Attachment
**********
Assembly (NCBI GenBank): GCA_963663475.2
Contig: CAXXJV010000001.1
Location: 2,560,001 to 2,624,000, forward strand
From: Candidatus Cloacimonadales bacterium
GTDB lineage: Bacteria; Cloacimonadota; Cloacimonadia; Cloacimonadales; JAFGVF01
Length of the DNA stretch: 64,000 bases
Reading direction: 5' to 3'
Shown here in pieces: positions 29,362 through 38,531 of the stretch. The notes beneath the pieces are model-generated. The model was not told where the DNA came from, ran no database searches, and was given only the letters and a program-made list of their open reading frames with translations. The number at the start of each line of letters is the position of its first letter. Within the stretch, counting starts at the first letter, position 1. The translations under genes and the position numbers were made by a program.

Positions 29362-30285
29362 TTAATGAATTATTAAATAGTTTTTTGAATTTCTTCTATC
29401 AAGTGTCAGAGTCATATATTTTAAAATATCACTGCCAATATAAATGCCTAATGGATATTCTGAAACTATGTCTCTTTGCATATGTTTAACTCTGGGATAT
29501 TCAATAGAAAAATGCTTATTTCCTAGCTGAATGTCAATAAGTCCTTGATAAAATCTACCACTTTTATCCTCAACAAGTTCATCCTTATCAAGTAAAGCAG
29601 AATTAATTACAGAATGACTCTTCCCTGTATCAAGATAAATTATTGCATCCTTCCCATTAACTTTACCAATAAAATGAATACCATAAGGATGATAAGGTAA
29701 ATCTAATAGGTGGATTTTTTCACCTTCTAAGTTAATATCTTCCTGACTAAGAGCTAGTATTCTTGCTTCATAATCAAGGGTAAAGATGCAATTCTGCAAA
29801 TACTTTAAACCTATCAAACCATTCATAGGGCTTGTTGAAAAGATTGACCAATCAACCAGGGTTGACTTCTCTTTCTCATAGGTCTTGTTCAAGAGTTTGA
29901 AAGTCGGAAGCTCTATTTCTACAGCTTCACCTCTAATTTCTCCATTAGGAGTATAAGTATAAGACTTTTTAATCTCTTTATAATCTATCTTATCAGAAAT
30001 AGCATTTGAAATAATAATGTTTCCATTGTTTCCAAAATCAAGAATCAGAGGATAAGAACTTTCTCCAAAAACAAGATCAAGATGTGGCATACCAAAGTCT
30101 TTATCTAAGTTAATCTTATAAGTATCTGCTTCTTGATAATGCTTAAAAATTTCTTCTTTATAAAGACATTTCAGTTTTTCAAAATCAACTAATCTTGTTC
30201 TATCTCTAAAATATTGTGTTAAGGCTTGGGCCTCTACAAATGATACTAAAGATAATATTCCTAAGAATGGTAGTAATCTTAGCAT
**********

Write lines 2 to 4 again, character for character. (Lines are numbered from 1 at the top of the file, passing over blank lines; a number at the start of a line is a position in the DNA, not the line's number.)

Contig: CAXXJV010000001.1
Location: 2,560,001 to 2,624,000, forward strand
From: Candidatus Cloacimonadales bacterium